5.42.0.txt

doc/release_notes/5.42.0.txt
Last Update: 2021-03-01 07:44:40 -0800

New Features

  • An async_thread_pool Database extension has been added, which executes queries and processes results using a separate thread pool. This allows you do do things like:

    foos = DB[:foos].async.all
    bars = DB[:bars].async.select_map(:name)
    foo_bars = DB[:foo_bars].async.each{|x| p x}

    and have the three method calls (all, select_map, and each) execute concurrently. On Ruby implementations without a global VM lock, such as JRuby, it will allow for parallel execution of the method calls. On CRuby, the main benefit will be for cases where query execution takes a long time or there is significant latency between the application and the database.

    When you call a method on foos, bars, or foo_bars, if the thread pool hasn't finished processing the method, the calling code will block until the method call has finished.

    By default, for consistency, calling code will not preempt the async thread pool. For example, if you do:

    DB[:foos].async.all.size

    The calling code will always wait for the async thread pool to run the all method, and then the calling code will call size on the result. This ensures that async queries will not use the same connection as the the calling thread, even if calling thread has a connection checked out.

    In some cases, such as when the async thread pool is very busy, preemption is desired for performance reasons. If you set the :preempt_async_thread Database option before loading the async_thread_pool extension, preemption will be allowed. With preemption allowed, if the async thread pool has not started the processing of the method at the time the calling code needs the results of the method, the calling code will preempt the async thread pool, and run the method on the current thread.

    By default, the async thread pool uses the same number of threads as the Database objects :max_connections attribute (the default for that is 4). You can modify the number of async threads by setting the :num_async_threads Database option before loading the Database async_thread_pool extension.

    Most Dataset methods that execute queries on the database and return results will operate asynchronously if the the dataset is set to be asynchronous via the Dataset#async method. This includes most methods available due to the inclusion in Enumerable, even if not defined by Dataset itself.

    There are multiple caveats when using the async_thread_pool extension:

    • Asynchronous behavior is harder to understand and harder to debug. It would be wise to only use this support in cases where it provides is significant performance benefit.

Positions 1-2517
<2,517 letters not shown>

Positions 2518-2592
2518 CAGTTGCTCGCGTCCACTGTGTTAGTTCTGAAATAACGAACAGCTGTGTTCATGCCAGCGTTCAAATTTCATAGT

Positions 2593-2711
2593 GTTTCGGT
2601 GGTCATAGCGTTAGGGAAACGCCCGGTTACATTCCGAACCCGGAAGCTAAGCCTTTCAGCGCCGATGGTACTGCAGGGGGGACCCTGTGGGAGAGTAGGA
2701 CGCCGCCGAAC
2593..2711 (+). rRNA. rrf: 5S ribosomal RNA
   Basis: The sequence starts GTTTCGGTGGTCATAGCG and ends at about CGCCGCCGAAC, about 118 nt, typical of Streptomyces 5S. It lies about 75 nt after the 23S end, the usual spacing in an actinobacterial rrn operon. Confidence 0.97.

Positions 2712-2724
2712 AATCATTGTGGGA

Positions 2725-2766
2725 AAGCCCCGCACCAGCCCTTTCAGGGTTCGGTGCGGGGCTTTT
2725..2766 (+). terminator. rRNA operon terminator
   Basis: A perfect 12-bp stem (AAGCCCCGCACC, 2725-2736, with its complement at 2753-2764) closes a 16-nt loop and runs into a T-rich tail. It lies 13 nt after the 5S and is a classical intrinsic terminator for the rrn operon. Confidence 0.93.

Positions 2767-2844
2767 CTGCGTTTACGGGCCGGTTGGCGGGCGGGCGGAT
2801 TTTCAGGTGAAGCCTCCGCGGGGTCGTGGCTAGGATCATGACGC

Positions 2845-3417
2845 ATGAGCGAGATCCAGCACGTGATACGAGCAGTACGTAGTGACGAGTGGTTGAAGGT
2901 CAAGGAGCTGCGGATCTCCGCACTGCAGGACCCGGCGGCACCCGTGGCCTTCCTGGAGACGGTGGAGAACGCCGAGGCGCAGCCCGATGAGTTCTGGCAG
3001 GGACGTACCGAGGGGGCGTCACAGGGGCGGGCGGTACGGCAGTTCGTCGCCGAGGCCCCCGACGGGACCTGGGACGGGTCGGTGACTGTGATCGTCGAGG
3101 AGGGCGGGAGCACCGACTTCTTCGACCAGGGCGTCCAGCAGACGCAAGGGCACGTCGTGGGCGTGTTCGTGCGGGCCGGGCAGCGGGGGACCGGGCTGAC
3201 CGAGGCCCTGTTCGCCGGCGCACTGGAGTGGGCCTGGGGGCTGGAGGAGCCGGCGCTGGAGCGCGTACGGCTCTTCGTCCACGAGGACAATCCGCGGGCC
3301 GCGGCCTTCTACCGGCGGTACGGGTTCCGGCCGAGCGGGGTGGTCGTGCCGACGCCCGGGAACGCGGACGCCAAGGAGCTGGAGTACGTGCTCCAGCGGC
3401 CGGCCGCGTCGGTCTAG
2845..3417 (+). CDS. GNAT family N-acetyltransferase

• Dataset methods executed asynchronously will use a separate database connection than the calling thread, so they will not respect transactions in the calling thread, or other cases where the calling thread checks out a connection directly using Database#synchronize. They will also not respect the use of Database#with_server (from the server_block extension) in the calling thread.

    • Dataset methods executed asynchronously should never ignore their return value. Code such as:

      DB[:table].async.insert(1)

      is probablematic because without storing the return value, you have no way to block until the insert has been completed.

    • The returned object for Dataset methods executed asynchronously is a proxy object (promise). So you should never do:

      row = DB[:table].async.first
      # ...
      if row
      end
      
      # or:
      
      bool = DB[:table].async.get(:boolean_column)
      # ...
      if bool
      end

      because the if branches will always be taken as row and bool will never be nil or false. If you want to get the underlying value, call itself on the proxy object (or __value if using Ruby <2.2).

      For the same reason, you should not use the proxy objects directly in case expressions or as arguments to Class#===. Use itself or __value in those cases.

    • Dataset methods executed asynchronously that include blocks have the block executed asynchronously as well, assuming that the method calls the block. Because these blocks are executed in a separate thread, you cannot use control flow modifiers such as break or return in them.

  • An async_thread_pool model plugin has been added. This requires the async_thread_pool extension has been loaded into the model's Database object, and allows you to call Model.async instead of Model.dataset.async. It also adds async support to the destroy, with_pk, and with_pk! model dataset methods.

  • Model#to_json_data has been added to the json_serializer plugin, for returning a hash of data that can be converted to JSON, instead of a JSON string.

  • A :reject_nil option has been added to the nested_attributes method in the nested_attributes plugin. This will ignore calls to the nested attributes setter method where nil is passed as the setter method argument.

Other Improvements

  • Model#freeze now works in case where model validation modifies the object beyond adding errors.

  • Model#freeze in the composition, serialization, and serialization_modification_detection plugins now works in cases where validation would end up loading the composed or serialized values.

  • Database#extension now avoids a possible thread safety issue that could result in the extension being loaded into the Database twice.

  • The ado adapter now supports overriding the timestamp conversion proc. Previously, unlike other conversion procs, the timestamp conversion proc was hard coded and could not be overridden.